Born in London, England, in 1953. Education: Attended Cambridge University. Addresses: Record company-- A&M Records, 1416 North La Brea Avenue, Hollywood, CA 90028. Management-- (U.S.) Triad Artists, 16th Floor, 10100 Santa Monica St., Los Angeles, CA 90067; (England) Bugle Group, Bugle House, 21A, Noel Street, London W1V3PD, England.

"I wished for the impossible when I was a kid," British rocker Robyn Hitchcock once told Rolling Stone. "When I couldn't realize it, I retreated into fantasy." Thirty-some years and 11 albums later, the eccentric Hitchcock has yet to fully emerge. With his witty lyrics and surrealist imagery, the singer and songwriter has created an elaborate fantasyscape populated by bizarre life forms--slimy amphibians, antennaed insects, and creepy crustaceans. And in the psychedelic ooze these inventions trail is a devoted cult following; Hitchcock's fans have developed quite a taste for his peculiar brand of primordial soup.

Born in London in 1953, Hitchcock developed an "intense contempt for normalcy in all its forms" at an early age, he told the San Francisco Chronicle. Inspired by Bob Dylan's "Like a Rolling Stone," he gravitated toward music as a means of expressing that contempt. At 16 Hitchcock discovered William Shakespeare and avant-garde rock figure Captain Beefheart, the two influences that would establish the foundation for his unique musical perspective. In the early 1970s his interest in Shakespeare led him to study English at Cambridge University, while the allure of Beefheart propelled Hitchcock to the coffeehouse folk scene, where he explored his burgeoning musical style as a solo guitarist.

On the coffeehouse circuit Hitchcock developed the distinctive right-hand picking style that Guitar Player called "a kind of finicky folk that's not sentimental enough for the coffeehouses, and too acerbic and sharply poetic for most rock audiences." Hitchcock explained: "There weren't chorus pedals in the early '70s, and it was hard to make a nice noise, so I innately started picking, which makes you sound like [folk-rocker] Roger McGuinn or something. Everybody else was trying to play like Eric Clapton, but when I did leads I tried to play like Barry Melton from Country Joe and the Fish."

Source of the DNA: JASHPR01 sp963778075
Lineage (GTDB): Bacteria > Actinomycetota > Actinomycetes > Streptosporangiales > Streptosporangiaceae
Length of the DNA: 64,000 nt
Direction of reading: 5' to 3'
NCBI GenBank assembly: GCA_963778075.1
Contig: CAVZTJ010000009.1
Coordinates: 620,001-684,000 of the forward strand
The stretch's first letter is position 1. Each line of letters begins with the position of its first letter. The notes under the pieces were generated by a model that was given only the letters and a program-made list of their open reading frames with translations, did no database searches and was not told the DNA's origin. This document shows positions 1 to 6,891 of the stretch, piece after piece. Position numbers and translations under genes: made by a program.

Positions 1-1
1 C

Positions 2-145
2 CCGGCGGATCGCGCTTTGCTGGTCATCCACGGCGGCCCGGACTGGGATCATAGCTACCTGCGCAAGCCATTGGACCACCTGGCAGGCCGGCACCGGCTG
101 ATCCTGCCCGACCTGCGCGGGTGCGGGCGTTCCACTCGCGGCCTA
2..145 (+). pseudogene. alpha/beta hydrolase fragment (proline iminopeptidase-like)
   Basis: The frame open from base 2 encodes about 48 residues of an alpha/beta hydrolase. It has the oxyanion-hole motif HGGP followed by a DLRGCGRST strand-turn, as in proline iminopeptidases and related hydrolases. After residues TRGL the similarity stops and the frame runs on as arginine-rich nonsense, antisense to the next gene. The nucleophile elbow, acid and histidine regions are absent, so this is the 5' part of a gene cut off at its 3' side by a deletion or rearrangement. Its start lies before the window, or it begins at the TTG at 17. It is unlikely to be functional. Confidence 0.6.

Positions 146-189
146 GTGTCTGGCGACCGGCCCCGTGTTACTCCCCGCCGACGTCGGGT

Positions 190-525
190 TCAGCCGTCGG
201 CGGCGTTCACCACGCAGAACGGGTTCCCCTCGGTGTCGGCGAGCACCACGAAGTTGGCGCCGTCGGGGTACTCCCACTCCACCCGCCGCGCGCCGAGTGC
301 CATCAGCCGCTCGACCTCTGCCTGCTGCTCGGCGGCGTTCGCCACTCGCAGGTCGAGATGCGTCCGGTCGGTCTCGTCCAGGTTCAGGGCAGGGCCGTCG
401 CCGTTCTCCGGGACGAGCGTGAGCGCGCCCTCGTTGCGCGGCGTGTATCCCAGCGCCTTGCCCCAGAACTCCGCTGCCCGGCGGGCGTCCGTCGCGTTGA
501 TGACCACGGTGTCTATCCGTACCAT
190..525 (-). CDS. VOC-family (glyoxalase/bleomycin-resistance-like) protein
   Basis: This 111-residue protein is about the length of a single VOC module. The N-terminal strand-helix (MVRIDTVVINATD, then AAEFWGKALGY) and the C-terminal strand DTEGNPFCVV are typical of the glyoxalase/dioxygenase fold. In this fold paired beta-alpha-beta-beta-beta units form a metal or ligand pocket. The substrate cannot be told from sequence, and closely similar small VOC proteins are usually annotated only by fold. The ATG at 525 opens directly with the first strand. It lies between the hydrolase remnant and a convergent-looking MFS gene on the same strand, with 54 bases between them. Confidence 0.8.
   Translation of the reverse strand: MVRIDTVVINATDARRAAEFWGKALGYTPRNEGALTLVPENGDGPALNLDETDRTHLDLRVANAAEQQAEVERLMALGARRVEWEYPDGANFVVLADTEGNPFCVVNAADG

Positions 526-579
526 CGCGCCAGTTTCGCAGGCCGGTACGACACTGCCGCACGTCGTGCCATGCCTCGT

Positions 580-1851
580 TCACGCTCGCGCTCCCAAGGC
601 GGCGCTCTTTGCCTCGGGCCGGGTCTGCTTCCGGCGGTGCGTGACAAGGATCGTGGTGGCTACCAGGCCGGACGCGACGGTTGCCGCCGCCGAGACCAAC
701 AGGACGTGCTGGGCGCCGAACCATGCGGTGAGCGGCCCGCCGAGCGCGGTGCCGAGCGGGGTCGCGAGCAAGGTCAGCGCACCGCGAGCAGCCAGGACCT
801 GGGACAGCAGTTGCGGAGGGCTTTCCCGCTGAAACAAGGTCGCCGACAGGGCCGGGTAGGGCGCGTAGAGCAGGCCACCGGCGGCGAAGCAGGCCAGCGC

Following the demise of his short-lived acoustic quartet, Maureen and the Meatpackers, Hitchcock formed his first recording group with bassist and keyboardist Andy Metcalf and drummer Morris Windsor in 1976. Dubbed the Soft Boys, the art-punk rock band derived its title from two William Burroughs novels, The Soft Machine and The Wild Boys. Its mission: to "avoid cliche whenever possible." That was "our manifesto," Hitchcock told the Chronicle.

It was with the Soft Boys that Hitchcock perfected his signature surrealist style. Although characterized by a psychedelic quality typical of the musicians of his generation, his was a method, he insisted, that was not drug-induced. "I was influenced by people who had taken LSD," he told the Chicago Tribune, but "I didn't take very much acid. I don't think I needed to, really, because I'd already thought myself into that state." The effect of that condition was captured on the single "Kingdom of Love," recorded in the late 1970s. Offering a classic Hitchcockian juxtaposition of the familiar and the bizarre, it laments: "You've been laying eggs under my skin/ Now they're hatching out under my chin/ Now there's tiny insects showing through/ All them tiny insects look like you." Although labeled a "classic paranoid delusion" by a psychologist, Hitchcock explained to Rolling Stone, the song was "intended to describe the way people have an effect on each other and sometimes have kids."